In news that's disappointing but unfortunately not all that surprising, a study has found that in mainstream publishing, books by female authors are, on average, priced 45 percent lower than those by men.
The PLOS-published paper analysed over two million book titles published in North America from 2002 to 2012, and looked gender discrimination within both indie and traditional publishing.
The authors, mathematician Adam Kapelner and sociologist Dana Beth Weinberg of Queens College-CUNY, observed that genres dominated by women were valued less by publishers.
For example, more women write in the romance genre than men, and these books tend to be priced lower than genres with mostly male authors.
As well, even within genres the team found inequality. Women's books were priced 9 percent lower within genres in traditional publishing. Self-published books by women were priced 4 percent lower than self-published titles by male authors.
“Without the publishers, we see slightly less discrimination, but it’s still apparent, and it follows the same patterns,” Weinberg told The Guardian.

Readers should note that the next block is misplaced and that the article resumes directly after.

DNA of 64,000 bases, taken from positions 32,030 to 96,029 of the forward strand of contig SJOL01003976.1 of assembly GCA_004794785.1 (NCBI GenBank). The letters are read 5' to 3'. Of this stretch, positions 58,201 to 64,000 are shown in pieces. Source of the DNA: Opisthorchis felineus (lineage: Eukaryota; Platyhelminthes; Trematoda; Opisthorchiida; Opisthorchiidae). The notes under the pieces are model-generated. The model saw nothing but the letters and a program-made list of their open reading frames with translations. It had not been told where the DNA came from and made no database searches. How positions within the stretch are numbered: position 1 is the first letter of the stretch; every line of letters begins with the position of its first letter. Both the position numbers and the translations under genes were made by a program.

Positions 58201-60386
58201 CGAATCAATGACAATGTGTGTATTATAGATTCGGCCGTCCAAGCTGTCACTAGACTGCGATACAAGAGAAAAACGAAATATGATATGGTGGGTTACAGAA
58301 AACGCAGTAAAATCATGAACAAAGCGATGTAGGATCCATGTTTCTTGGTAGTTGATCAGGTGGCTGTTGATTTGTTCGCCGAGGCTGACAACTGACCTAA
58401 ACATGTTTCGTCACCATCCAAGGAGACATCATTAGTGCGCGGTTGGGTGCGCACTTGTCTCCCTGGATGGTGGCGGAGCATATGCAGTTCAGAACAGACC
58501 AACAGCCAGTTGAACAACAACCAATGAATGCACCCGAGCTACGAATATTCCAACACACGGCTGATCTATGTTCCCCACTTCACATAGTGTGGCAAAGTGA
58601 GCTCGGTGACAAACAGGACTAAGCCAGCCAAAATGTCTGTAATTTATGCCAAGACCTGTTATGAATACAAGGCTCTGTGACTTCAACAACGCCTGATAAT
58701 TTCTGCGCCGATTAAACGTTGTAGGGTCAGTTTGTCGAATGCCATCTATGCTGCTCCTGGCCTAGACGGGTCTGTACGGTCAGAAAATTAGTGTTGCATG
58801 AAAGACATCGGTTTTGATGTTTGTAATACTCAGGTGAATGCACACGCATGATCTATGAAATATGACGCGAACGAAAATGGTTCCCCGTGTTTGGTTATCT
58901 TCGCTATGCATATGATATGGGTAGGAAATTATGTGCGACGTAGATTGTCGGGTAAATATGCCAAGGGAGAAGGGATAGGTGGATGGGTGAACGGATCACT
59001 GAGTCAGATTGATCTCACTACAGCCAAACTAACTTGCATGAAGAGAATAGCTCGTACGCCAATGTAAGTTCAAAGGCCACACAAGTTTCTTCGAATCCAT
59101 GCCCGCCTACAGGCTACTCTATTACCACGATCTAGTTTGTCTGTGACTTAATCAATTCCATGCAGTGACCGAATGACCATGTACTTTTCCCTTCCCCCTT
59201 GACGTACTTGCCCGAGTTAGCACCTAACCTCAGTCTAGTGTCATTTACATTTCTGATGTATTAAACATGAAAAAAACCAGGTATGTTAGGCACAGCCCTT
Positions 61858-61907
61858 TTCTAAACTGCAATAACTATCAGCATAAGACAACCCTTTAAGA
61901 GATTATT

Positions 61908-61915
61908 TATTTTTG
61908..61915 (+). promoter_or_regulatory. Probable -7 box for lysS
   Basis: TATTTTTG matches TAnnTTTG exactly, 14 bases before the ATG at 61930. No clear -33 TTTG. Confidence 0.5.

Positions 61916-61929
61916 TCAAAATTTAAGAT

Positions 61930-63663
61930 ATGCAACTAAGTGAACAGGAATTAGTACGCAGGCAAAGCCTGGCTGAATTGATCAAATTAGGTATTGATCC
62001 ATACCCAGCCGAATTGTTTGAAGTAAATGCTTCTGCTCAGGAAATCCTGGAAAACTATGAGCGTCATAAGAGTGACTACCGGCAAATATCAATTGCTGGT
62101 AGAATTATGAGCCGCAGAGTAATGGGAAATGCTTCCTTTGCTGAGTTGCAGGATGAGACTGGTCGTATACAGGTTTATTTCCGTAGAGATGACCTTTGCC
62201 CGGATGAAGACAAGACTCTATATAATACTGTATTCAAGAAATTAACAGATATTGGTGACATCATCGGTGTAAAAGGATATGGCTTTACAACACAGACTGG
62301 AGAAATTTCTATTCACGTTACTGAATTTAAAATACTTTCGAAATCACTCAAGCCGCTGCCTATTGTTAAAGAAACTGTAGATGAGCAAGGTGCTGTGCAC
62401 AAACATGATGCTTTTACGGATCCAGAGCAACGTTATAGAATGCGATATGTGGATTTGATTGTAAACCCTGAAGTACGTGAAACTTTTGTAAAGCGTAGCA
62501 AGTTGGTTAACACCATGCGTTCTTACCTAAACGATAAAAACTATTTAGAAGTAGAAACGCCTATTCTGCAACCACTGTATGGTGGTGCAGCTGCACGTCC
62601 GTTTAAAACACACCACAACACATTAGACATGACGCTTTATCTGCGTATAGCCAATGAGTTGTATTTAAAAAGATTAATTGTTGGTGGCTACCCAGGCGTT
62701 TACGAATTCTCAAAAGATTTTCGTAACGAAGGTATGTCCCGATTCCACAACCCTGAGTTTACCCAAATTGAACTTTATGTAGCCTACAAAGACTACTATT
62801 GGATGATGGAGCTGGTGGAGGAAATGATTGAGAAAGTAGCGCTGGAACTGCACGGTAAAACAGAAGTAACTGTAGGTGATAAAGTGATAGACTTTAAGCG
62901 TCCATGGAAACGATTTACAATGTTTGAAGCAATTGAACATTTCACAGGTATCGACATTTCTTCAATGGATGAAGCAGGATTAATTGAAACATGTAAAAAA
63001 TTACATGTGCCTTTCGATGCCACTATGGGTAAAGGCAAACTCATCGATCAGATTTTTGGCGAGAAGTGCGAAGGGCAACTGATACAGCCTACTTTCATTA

“The easy answer would be that publishing companies are sexist, but the indie findings challenge that simple explanation. The findings point to the strength of shared social contexts."
Weinberg explained that self-published authors probably harbour some of the same 'unconscious biases' as traditional publishers regarding what genres are suitable for authors of either gender, and the value assigned to these genres.
These indie authors could be 'mimicking what they see in the traditional publishing world' as far as pricing goes, Weinberg noted.
"In addition, both traditional publishers and indie authors are creating and reacting to markets for their work, or to their perceptions of those markets, and placing and pricing their titles accordingly," she said.
While the study's findings are disheartening, we hope they lead to positive change in the publishing world.
Female authors deserve to have their work properly valued.